- If an offender committed their offense prior to 9/1/1996 and their offense is mandatory supervision eligible, the projected release date is calculated as their scheduled release date to mandatory supervision (if not paroled prior to that), when their time credits (flat time served plus good time earned) equal their total sentence.
- If an offender committed their offense on or after 9/1/1996 and their offense is mandatory supervision eligible, the projected release date is calculated as their scheduled release date to mandatory supervision (if not paroled prior to that), when their time credits (flat time served plus good time earned) equal their total sentence AND the BPP has approved their release to mandatory supervision (per the Discretionary Mandatory Supervision law); however, if the BPP denies the release on mandatory supervision, the projected release date is recalculated to reflect the same date as the maximum expiration date on the Discretionary Mandatory Supervision offense, which is otherwise known as their discharge date. Subsequent reviews by the BPP that result in approval for mandatory supervision release result in the projected release date being recalculated to an earlier date to allow for mandatory supervision release processing to occur.
- If an offender is incarcerated for an offense that by law is non-mandatory supervision eligible, their projected release date matches their maximum expiration date, when their time credits (flat time only) equals their total sentence and they therefore discharge their sentence when released (if not paroled prior to that).
Protective Custody. Protective Custody is an Administrative Segregation status designed to provide the ultimate protection to offenders. For their safety, Protective Custody offenders are housed in accordance with the Administrative Segregation Plan. This status is usually associated with serious, direct, proven threats on an offender's safety.
Recidivism. To recidivate is to commit a new crime.
Releasee. A convicted felon released from incarceration to serve a portion of their sentence under supervision in the community on parole or mandatory supervision. A releasee reports on a regular schedule to a Parole Officer, and must obey specific conditions of release until the original sentence is completed.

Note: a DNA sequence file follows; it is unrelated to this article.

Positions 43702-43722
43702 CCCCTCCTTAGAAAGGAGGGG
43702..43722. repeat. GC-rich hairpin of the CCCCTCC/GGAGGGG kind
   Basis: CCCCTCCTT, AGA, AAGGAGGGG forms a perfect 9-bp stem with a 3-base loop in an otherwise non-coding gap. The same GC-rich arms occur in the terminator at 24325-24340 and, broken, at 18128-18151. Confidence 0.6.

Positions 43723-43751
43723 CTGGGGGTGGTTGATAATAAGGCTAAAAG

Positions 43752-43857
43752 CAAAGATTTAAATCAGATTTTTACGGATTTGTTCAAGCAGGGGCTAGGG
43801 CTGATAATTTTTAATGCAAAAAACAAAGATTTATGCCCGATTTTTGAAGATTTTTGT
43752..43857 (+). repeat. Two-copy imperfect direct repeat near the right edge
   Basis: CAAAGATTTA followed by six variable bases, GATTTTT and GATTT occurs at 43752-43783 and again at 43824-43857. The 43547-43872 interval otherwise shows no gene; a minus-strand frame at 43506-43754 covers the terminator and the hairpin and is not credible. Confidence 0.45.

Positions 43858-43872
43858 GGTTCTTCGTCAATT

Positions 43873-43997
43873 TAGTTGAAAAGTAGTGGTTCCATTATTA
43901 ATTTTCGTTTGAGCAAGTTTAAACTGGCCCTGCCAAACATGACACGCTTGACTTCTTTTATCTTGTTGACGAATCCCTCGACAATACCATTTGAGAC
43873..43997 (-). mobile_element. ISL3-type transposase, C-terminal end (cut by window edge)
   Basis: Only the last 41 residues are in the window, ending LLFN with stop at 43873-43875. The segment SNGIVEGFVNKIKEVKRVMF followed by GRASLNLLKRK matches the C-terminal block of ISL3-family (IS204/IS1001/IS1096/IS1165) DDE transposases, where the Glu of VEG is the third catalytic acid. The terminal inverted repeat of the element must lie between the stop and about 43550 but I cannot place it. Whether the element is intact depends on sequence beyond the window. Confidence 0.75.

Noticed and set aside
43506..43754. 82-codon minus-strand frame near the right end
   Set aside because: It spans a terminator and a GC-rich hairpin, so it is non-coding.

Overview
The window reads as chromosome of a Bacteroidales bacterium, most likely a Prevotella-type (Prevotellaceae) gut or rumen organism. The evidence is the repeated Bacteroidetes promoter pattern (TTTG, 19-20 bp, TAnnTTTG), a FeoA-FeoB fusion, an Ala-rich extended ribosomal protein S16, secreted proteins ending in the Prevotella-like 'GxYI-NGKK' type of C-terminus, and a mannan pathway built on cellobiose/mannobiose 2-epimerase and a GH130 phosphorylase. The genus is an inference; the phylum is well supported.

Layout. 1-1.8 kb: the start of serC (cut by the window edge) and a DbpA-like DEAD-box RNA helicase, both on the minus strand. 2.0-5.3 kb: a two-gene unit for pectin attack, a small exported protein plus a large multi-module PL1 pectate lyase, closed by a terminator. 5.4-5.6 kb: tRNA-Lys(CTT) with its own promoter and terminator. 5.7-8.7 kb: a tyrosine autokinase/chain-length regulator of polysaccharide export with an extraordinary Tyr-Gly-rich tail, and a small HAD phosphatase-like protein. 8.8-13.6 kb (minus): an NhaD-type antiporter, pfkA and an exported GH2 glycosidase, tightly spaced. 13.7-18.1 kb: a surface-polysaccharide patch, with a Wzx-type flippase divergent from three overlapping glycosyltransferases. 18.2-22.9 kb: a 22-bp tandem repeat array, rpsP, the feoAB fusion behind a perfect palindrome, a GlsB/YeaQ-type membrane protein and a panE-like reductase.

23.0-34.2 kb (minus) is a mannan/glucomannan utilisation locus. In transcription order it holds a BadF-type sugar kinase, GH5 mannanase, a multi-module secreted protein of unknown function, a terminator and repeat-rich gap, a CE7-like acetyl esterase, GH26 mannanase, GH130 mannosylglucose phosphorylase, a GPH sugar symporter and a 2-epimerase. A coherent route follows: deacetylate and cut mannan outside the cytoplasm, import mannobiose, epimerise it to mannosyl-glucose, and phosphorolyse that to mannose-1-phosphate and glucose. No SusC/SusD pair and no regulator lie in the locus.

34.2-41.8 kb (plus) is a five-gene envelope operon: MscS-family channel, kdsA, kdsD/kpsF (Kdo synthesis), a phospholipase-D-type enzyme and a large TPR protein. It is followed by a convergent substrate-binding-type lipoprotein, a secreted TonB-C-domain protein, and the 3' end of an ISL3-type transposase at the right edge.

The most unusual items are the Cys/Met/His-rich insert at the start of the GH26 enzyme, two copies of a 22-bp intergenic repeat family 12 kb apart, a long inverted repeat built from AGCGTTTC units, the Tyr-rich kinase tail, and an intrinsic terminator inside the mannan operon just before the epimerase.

Restitution. Repayment for having committed a crime. Restitution can be made to a specific victim in a dollar amount to repay for damages or can be made to society by working without pay for a non-profit or governmental agency.
Restitution Center. A community-based corrections facility which provides 24-hour close supervision and a highly structured environment for non-violent felons. Offenders are confined to the center except to go to their place of employment, to perform community service work, or to attend education or rehabilitation programs.
Revocation. The act of removing an offender from community supervision, parole, or mandatory supervision due to the offender violating the conditions of his or her supervision and/or committing a new crime.
Safekeeping. Safekeeping is designed for offenders identified as being more vulnerable than the average general population offender. Unlike Protective Custody, Safekeeping offenders go to work, school, and other activities with general population offenders.
Security Threat Group. Any group of offenders that poses a threat to the physical safety of other offenders or staff.
Serve-all. A BPPs decision for offenders who are considered not ready for parole and who have less than three years until release to mandatory supervision or until discharge. The offender is required to remain in prison until reaching their mandatory supervision release date or their discharge date.
Set Off. Informal term for Next Review Date (see "NR").
Sex Offender (SO). Offenders who have been sentenced for committing a sexual offense, have a past conviction for an offense involving sexually deviant behavior, have displayed sexually deviant behavior in the commission of any offense, or have admitted committing sexually deviant behavior. Sex offenders require a higher degree of supervision than other offenders.